I don’t often deal with the new aristocracy. It’s strange really but with the old aristocracy who where here before the city was founded, I have no problems. But the new aristocracy, largely those who have been ennobled in the last few centuries, are very different. The old aristocracy will occasionally hire me if they decide they need my talents. They treat me no worse or no better than they treat a rat catcher or a man at arms. Generally they treat me with civility and I return the favour.
The newer aristocracy are a mixed bunch. Some I can deal with but some are, frankly, so insecure that they are best avoided. Still if called upon to perform by friends then I do try to help. Thus when Calina Salin asked if I was available to assist at an event she was organising for the Dowager Lady Nelford I assured her I would help out.
To an extent the event was a success. I gave them a couple of works that I felt were appropriate to the occasion but you know what it’s like.
My trade I plied
But should I chide
The facts I elide
Shamefaced I hide
On stage I died
I missed the tide
A bitter joyride
It’s alright for Calina, an attractive woman wearing comparatively little is always going to gather appreciative spectators. A poet on the other hand depends upon the courtesy of the audience. If I had been delivering a martial piece then yes, I could have declaimed it loudly enough to be heard over the chatter, but frankly trying deliver a gentle romantic number was difficult. There were times when I couldn’t hear me.
So by the time I was summoned to the presence of the Dowager Lady, I was not at my best. She glared at me as if I were a small dog belonging to a casual acquaintance, a small dog that she had caught doing something unmentionable to a chair leg.
I bowed. “At your service madam.”
“I assume you’ll want paying.”
She frowned as if trying to work out whether I was mocking her or not. “I have another task for you.”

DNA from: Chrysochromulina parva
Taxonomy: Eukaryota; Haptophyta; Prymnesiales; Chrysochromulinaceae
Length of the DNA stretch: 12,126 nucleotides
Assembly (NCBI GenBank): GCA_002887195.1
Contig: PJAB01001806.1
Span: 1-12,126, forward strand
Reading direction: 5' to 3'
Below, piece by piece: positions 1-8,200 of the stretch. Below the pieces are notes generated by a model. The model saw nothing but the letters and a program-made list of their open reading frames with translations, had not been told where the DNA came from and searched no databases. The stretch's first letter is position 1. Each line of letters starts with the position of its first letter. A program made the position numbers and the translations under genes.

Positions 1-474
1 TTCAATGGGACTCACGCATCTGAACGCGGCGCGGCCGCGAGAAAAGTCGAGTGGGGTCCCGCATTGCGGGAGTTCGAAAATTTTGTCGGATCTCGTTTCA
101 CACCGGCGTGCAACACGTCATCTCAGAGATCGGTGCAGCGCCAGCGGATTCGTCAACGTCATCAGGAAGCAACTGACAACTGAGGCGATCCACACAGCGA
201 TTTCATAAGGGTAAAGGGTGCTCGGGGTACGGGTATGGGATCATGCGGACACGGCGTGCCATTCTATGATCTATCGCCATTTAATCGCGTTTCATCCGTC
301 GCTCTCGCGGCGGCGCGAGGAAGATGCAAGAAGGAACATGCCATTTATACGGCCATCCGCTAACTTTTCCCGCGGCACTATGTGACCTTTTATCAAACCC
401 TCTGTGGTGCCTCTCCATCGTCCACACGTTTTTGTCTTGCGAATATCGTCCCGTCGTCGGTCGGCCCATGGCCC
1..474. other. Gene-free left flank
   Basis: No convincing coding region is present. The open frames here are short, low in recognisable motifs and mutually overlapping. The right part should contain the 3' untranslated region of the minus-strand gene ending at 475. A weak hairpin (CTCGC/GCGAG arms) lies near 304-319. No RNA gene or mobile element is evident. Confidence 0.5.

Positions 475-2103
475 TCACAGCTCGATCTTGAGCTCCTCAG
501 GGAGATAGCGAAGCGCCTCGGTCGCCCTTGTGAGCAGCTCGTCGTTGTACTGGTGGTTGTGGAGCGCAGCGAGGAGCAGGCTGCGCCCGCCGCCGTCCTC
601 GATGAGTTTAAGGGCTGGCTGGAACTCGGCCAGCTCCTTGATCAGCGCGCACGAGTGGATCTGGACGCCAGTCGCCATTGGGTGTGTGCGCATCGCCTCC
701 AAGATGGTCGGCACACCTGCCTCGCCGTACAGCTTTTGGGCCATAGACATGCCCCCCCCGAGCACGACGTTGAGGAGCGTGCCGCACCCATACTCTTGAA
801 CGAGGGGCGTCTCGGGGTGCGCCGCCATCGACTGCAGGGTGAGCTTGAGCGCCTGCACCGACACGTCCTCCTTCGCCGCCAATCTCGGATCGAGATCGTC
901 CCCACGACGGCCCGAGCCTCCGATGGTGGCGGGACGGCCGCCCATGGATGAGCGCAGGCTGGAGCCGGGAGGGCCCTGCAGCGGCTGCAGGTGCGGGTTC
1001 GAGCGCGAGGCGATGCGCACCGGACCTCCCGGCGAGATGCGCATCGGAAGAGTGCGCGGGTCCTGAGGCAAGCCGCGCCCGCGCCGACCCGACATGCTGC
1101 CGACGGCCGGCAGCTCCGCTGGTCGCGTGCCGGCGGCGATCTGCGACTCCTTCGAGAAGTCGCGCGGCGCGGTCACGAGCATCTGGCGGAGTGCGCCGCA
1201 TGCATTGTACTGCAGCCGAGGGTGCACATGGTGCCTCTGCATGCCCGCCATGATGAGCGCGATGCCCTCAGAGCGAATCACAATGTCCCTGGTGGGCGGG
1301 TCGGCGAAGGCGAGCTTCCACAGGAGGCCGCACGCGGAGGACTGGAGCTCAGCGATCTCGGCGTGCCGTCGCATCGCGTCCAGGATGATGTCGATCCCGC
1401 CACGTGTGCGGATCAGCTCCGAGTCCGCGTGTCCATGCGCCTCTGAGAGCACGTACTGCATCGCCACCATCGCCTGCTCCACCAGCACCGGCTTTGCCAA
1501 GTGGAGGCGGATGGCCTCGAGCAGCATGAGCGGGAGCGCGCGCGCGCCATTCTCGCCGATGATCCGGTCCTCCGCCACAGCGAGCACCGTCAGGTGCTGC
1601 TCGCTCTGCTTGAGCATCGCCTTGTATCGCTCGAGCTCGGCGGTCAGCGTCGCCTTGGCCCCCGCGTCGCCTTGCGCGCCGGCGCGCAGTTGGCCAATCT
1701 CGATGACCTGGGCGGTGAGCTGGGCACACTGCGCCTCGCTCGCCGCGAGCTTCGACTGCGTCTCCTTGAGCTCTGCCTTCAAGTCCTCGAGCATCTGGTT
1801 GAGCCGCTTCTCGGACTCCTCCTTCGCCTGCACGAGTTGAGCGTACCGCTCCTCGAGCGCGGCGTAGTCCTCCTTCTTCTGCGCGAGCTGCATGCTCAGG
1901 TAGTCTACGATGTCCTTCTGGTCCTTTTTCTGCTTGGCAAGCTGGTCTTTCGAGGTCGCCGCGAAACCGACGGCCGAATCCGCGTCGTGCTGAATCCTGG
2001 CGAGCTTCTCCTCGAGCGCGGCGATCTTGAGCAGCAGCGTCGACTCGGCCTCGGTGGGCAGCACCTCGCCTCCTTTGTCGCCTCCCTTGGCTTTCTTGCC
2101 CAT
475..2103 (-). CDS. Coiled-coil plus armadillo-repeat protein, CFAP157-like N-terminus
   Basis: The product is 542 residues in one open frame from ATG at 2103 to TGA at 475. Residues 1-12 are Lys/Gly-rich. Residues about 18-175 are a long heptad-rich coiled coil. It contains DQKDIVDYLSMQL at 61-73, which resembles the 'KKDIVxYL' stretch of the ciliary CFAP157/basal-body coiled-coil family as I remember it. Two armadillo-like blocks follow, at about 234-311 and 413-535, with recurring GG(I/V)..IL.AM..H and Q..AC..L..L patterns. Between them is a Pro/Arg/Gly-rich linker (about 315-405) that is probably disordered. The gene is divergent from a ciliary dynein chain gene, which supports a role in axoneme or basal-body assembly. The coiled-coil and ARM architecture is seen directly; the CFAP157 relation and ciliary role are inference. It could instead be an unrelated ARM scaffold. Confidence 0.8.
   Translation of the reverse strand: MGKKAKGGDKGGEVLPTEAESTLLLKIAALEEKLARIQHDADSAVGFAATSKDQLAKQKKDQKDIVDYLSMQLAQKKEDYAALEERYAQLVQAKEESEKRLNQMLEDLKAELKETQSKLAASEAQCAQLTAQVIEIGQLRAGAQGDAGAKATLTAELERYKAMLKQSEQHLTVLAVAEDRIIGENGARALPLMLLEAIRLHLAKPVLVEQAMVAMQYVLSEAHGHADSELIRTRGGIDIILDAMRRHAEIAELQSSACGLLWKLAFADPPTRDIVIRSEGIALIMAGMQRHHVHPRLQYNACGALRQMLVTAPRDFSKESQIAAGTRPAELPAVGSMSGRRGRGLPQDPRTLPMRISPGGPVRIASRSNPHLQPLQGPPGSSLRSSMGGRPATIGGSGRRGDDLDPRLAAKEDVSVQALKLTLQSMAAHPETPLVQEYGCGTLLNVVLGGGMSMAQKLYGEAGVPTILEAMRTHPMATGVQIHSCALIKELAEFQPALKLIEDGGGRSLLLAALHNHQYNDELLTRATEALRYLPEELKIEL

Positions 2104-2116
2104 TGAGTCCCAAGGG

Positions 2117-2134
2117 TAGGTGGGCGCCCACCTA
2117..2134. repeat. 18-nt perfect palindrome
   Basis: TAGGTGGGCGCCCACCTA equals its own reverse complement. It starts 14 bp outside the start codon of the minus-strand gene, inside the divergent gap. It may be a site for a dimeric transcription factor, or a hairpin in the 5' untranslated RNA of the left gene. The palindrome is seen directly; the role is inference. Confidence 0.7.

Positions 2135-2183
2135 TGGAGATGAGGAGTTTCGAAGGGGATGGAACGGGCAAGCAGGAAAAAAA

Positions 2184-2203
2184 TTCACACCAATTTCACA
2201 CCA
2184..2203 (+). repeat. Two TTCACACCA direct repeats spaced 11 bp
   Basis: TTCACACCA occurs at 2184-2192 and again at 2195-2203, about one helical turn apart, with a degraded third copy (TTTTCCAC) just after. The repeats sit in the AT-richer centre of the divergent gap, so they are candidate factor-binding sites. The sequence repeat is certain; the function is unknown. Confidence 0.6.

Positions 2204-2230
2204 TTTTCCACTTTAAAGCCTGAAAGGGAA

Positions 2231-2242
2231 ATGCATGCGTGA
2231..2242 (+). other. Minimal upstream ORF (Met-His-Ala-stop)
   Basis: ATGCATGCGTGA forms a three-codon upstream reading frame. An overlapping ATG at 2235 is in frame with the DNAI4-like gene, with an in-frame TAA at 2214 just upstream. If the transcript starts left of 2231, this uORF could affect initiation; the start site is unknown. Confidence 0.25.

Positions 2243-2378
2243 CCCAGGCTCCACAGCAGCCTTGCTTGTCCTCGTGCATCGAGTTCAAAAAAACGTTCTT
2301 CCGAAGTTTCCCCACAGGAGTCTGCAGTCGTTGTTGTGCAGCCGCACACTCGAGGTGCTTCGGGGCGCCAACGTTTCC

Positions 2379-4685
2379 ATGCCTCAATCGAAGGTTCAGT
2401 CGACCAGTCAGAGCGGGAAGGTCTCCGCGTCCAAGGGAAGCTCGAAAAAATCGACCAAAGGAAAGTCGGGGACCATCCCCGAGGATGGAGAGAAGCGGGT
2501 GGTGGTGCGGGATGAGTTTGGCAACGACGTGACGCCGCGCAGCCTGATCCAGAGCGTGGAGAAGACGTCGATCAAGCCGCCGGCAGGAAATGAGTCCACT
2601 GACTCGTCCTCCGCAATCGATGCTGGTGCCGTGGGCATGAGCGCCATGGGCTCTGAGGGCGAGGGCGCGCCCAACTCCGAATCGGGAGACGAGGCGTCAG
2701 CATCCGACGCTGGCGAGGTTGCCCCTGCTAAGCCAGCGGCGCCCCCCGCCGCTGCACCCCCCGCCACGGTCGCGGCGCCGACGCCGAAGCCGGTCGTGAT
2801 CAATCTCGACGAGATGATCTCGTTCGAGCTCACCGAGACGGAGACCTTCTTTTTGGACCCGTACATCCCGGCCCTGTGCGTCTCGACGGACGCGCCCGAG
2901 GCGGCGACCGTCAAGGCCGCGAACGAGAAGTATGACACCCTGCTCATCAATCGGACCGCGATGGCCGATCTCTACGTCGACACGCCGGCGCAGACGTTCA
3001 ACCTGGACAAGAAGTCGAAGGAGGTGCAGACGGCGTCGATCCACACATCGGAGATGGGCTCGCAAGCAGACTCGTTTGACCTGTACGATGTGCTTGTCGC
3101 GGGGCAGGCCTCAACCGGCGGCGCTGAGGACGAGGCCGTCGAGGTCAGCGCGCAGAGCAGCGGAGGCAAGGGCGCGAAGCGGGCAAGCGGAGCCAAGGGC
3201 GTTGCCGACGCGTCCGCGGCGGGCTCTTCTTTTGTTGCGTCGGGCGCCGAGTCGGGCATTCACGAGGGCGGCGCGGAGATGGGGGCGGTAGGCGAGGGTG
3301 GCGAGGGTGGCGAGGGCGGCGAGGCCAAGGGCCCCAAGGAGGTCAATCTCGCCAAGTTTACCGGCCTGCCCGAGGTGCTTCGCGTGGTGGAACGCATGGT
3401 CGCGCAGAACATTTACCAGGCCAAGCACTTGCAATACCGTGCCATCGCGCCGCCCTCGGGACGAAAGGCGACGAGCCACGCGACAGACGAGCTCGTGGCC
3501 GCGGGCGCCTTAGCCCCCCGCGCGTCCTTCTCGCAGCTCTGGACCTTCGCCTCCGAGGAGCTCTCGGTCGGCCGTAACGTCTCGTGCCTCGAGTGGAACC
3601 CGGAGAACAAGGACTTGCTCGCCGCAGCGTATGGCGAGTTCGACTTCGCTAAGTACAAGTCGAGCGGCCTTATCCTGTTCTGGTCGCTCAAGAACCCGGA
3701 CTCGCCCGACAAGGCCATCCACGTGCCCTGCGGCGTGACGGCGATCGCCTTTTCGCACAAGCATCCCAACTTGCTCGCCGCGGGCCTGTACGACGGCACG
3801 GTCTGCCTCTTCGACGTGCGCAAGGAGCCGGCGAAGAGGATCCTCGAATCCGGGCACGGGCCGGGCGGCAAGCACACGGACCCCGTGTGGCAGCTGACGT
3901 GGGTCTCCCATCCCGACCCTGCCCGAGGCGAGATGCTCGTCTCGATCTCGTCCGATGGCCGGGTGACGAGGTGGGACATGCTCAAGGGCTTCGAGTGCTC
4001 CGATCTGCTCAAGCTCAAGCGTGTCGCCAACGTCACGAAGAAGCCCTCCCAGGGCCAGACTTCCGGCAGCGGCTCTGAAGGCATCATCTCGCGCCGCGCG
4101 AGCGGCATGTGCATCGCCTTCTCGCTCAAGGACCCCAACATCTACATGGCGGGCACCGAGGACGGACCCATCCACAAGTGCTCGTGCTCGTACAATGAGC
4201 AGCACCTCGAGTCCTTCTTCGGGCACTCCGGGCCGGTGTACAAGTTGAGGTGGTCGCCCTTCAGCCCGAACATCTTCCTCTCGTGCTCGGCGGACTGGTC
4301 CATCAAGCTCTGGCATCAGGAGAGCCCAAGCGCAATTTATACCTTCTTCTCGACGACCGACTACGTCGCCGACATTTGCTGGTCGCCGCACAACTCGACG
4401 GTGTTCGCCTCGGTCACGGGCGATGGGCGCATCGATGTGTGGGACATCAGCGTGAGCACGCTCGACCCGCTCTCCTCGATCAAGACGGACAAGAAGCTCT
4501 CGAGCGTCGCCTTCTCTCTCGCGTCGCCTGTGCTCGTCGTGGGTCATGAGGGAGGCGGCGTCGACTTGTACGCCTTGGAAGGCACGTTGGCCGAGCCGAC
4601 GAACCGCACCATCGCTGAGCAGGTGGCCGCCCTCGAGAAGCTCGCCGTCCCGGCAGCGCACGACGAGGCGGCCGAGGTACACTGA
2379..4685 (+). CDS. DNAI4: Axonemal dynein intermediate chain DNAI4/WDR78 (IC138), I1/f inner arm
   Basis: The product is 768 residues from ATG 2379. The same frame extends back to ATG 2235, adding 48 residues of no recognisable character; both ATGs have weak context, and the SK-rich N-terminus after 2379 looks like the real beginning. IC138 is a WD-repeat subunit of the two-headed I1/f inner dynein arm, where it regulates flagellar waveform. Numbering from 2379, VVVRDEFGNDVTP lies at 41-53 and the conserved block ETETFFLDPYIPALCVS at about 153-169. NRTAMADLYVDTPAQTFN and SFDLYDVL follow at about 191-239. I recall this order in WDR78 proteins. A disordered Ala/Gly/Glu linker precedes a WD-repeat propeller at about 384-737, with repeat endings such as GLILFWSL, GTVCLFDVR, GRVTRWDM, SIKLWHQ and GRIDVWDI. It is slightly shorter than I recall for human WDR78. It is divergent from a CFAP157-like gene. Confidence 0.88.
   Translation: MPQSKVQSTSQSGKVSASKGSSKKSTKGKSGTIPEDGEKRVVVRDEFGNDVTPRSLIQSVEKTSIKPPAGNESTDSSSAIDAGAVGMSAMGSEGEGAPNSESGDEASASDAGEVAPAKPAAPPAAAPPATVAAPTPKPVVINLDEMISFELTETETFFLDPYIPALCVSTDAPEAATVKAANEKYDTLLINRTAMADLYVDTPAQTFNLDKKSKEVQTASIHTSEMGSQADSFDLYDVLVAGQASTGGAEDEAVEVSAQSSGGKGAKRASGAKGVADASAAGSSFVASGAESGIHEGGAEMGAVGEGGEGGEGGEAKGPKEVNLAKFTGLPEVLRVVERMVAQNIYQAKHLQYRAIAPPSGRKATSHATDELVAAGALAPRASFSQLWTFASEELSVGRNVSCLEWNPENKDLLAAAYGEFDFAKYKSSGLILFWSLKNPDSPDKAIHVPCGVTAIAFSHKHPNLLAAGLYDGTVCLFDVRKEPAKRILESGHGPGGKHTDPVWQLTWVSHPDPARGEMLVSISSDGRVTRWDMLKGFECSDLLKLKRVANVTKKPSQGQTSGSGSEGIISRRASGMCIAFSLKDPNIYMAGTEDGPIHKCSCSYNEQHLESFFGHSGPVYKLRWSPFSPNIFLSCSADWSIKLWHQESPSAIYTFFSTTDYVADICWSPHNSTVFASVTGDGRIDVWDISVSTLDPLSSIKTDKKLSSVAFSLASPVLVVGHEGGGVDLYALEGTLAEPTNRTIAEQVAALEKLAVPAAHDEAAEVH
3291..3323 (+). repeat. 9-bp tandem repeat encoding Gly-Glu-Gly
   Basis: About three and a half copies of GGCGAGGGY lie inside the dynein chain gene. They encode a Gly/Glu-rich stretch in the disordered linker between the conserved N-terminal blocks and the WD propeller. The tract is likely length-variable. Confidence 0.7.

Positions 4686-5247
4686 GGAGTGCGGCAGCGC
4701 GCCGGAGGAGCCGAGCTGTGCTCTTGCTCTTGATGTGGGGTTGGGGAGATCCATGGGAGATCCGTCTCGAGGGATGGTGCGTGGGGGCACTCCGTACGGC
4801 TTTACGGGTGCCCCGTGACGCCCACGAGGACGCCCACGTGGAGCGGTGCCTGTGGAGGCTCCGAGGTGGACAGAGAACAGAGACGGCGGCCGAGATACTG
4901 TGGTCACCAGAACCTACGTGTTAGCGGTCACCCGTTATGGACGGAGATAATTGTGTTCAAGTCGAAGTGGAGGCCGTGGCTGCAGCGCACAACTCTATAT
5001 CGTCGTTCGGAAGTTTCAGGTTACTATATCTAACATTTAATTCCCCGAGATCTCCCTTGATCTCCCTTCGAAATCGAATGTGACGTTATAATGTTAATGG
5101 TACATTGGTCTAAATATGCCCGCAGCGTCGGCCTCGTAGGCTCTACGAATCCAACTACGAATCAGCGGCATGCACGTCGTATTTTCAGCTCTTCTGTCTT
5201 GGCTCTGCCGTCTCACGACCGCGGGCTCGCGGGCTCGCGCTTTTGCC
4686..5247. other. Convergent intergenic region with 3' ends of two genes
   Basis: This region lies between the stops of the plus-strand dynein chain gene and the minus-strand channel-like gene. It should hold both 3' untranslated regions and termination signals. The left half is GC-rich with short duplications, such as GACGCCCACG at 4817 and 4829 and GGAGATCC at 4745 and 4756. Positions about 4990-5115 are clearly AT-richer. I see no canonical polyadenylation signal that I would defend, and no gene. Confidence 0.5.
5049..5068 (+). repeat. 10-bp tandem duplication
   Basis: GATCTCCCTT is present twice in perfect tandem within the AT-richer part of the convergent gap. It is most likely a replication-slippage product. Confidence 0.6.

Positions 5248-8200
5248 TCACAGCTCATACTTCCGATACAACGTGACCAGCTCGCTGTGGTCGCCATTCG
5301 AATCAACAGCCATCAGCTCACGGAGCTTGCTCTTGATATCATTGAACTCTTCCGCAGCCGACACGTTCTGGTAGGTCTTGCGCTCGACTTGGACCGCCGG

I was surprised at this. “I am gratified to hear it madam. Will it be remunerated on the same terms?”
Some would argue that I should not have mentioned money at this point, but I feel strongly on the subject. If you don’t mention money, far too many people will assume that you’re working for nothing. This is a delusion I seek to dispel at the earliest possible opportunity.
She waved one hand dismissively. “You’ll be paid on results. Find the child and I will pay well, fail and I’ll pay nothing.”
“Which child madam?”
She sank back in her chair a little. “My son had a child by a whore. Now he is dead the child is our heir. Find the child and I will pay you.”
It was an unusual commission but people expect a lot from poets. Sometimes, I feel, unwisely.
“Have you tried advertising for the woman to come forward?”
“I don’t want the woman, just the child. Given her trade she’ll soon acquire another if she wants.”
I tried to keep my face unreadable. “I have found that in this sort of case one inevitably has expenses. One has to be prepared to lay out some cash in advance to ease your way to the greater prize.”
It was obvious the Dowager was growing impatient. “None of the others quibbled. What makes you think you are worth paying in advance?”
“My greater experience perhaps?”
Again the dismissive gesture, “We will do without the benefit of your greater experience. Good day to you Sir.”
Thus dismissed I left, but not before collecting my fee from her factotum. (He was a tall individual who was pointed out to me as “Yon long streak of misery,” by a footman whom I asked for directions.)
As I made my way back to the barge I was less that happy with the task that I had been offered and had indirectly managed to turn down. I feel that there are some things that one should not ask an honest man to do. Lord Cartin would not have asked me to do such a thing. I felt insulted.
That night I slept badly, and next morning Shena went so far as to ask if I needed a laxative, or some other purge to clear my system of the bad humours which were obviously racking me. Finally I recounted to her the tale of my evening. She listened carefully as she put her coat on prior to leaving for the Old Esplanade. Finally she said, “Well you’d better find the mother and ensure that she is treated fairly.” With this pronouncement she left, shutting the door behind her.
I suppose I could have remonstrated, pointing out I was a poet, and things have come to a pretty pass when the world expects poets to go round righting wrongs. We are supposed to be entirely frivolous, self absorbed, and impracticable. I have gone to a great deal of trouble to create the persona and it ill suits a man to throw away so many years assiduous toil.
Nonetheless as I drank a final mug of coffee I decided that Shena was, inevitably, right. As I acknowledged this I found myself relaxing a little as I accepted the inevitable. I had to find this woman and discover for myself what was going on. After all it was not impossible that the Dowager Lady Nelford was not entirely in the wrong. She might have approached the woman, been rebuffed and was now trying a less charitable approach.